On 12 September 1944, the first U.S. troops crossed the German border near the ancient city of Aachen, with units pushing into the Huertgen Forest to secure their right flank. Underestimating the German defences and the difficulties of the terrain they suffered heavy losses during a bitter confrontation starting on 2 November, known as ‘The Battle for (the town of) Schmidt’.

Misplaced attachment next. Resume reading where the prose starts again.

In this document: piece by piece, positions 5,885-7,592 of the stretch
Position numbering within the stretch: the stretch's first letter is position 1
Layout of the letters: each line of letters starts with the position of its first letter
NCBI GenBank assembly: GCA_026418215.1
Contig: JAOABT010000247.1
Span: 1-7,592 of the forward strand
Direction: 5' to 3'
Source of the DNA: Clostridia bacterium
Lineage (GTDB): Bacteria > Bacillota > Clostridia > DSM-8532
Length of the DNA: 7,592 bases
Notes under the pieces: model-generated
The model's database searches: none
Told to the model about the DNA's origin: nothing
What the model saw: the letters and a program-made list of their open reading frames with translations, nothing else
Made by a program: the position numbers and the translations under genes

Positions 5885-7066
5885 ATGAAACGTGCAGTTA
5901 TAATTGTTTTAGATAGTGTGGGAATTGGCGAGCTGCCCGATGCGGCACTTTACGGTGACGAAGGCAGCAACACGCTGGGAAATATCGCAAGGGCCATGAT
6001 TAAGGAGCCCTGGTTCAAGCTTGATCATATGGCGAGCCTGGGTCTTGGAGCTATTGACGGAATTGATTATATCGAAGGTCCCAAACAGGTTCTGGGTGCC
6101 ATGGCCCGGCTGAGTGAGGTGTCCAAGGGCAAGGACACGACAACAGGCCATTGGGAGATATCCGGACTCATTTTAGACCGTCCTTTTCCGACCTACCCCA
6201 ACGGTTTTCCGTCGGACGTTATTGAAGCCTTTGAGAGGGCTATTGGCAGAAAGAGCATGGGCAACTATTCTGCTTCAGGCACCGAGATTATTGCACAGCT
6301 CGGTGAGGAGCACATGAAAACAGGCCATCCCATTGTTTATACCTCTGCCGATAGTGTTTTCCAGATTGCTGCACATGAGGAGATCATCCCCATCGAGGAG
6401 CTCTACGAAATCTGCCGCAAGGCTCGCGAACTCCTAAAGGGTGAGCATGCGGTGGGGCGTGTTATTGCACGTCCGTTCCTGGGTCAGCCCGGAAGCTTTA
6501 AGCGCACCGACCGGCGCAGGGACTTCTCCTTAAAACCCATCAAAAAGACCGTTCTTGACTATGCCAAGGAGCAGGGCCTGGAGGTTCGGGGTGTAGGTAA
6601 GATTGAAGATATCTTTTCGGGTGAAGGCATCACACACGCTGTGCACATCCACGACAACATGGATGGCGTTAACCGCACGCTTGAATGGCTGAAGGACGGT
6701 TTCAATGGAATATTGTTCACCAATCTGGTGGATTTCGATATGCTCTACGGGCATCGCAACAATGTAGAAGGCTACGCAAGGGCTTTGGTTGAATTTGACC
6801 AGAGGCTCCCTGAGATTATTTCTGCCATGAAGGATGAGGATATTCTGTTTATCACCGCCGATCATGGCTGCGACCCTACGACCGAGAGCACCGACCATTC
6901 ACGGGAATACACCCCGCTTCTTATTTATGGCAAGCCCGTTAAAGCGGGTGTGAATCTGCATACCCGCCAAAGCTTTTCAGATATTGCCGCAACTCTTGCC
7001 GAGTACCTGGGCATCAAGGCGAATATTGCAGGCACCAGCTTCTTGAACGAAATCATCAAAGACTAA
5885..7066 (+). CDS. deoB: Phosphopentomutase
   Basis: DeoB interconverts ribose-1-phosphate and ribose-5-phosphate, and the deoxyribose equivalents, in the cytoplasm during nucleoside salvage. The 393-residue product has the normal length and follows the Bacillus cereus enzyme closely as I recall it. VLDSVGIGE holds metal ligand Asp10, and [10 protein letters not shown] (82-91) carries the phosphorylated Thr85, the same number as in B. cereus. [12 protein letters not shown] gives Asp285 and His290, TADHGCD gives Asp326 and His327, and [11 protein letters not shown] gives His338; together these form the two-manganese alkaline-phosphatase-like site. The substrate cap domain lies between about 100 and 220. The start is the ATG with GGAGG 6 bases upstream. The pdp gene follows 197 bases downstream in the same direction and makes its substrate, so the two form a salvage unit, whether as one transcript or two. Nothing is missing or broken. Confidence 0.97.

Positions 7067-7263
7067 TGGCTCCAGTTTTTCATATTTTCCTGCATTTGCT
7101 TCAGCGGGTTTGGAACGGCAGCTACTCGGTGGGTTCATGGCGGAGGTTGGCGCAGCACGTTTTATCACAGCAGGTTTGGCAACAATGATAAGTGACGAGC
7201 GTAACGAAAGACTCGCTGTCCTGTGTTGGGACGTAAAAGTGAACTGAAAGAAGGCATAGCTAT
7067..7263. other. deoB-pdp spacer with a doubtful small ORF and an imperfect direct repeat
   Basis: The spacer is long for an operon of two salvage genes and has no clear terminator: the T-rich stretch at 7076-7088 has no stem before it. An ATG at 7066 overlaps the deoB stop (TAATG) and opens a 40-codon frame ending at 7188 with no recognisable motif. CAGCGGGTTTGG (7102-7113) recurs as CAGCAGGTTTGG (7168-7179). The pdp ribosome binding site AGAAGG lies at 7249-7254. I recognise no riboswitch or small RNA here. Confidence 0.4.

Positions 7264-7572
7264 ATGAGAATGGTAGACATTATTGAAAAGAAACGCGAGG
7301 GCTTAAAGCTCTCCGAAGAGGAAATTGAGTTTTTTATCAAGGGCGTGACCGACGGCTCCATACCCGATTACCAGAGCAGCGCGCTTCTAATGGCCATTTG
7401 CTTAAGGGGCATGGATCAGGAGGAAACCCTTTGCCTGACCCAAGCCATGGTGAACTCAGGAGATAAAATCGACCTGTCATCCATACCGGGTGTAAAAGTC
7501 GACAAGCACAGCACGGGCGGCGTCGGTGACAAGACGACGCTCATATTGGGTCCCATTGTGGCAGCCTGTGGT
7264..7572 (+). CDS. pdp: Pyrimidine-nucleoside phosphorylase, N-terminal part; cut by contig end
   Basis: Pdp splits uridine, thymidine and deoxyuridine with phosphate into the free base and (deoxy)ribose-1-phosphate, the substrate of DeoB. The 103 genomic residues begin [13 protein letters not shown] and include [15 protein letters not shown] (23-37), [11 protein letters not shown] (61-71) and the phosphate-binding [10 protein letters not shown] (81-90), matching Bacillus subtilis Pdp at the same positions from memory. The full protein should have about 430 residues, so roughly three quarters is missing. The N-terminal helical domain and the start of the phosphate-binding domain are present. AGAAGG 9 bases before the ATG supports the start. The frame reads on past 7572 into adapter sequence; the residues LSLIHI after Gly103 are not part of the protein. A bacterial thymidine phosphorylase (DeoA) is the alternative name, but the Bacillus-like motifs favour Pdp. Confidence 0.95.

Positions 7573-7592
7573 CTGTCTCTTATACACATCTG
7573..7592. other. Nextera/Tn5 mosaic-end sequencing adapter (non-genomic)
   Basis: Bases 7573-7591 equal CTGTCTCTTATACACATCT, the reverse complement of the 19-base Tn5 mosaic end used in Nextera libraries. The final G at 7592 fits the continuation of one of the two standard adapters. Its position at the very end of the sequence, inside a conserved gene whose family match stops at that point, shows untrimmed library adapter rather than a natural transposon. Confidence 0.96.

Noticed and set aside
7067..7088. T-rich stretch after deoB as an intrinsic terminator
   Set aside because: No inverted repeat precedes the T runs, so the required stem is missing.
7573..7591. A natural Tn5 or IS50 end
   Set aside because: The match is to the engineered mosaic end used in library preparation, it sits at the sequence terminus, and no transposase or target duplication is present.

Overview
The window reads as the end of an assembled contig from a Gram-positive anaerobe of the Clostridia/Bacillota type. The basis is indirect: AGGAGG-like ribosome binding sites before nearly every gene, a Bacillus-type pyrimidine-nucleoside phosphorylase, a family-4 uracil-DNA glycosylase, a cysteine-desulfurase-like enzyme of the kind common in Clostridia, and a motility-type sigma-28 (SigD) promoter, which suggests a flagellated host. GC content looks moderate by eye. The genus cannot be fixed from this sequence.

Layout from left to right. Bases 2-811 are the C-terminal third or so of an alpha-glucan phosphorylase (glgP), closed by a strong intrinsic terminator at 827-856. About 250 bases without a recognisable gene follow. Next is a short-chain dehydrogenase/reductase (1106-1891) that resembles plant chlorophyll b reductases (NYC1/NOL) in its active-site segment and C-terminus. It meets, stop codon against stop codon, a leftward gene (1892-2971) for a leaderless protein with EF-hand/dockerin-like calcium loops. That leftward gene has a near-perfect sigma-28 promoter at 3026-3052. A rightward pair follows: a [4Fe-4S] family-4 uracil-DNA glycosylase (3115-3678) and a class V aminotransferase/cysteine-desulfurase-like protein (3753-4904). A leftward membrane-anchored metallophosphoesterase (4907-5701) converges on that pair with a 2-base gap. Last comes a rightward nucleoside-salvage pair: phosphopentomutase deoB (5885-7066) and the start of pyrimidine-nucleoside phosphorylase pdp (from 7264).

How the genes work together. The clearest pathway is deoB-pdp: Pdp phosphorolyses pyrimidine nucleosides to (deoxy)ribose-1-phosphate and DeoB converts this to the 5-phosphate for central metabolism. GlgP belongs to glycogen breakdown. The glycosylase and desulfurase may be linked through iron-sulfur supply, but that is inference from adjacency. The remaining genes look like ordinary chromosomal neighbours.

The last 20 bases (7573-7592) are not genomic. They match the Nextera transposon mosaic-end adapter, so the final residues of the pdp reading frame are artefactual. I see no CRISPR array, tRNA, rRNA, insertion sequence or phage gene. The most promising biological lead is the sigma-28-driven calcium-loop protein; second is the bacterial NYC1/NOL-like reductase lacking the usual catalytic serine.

On 12 September 1944, the first U.S. troops crossed the German border near the village of Roetgen outside of Aachen. In their advance toward Germany’s westernmost major city, units of the 1st U.S. Army pushed into the Huertgen Forest in the Eifel Mountains south of the city, to secure their flank. Initially the U.S. forces were unable to achieve any decisive breakthrough towards the Rhine. By mid-October they renewed their efforts. First they wanted to take the strategic important village of Schmidt to the northwest of the Rur Reservoir. On the morning of 2 November 1944, the so-called Battle for Schmidt – or, to the Germans, the Allerseelenschlacht (‘All Souls’ Day Battle’) commenced. The U.S. 28th Infantry Division committed three regiments to the advance on Schmidt. On the second day, one regiment managed to reach the village church. The other two regiments however, found the going very tough in the thick woods, and suffered heavy losses. The American units in Schmidt then came under artillery fire from the German 89th Infantry Division and the 272nd ‘People’s Grenadier’ Division. American tanks sent in as support were disabled due to ignorance of the terrain. Moreover, the U.S. troops had underestimated the German defences. The Germans, for their part, needed to hold the Huertgen Forest as a marshalling area for their planned offensive in the Ardennes – the Battle of the Bulge. All Allied attempts to organize resupply failed. The Americans on the bare ridge between Vossenack and Schmidt were pounded by German artillery until 8 November 1944, when their withdrawal was ordered.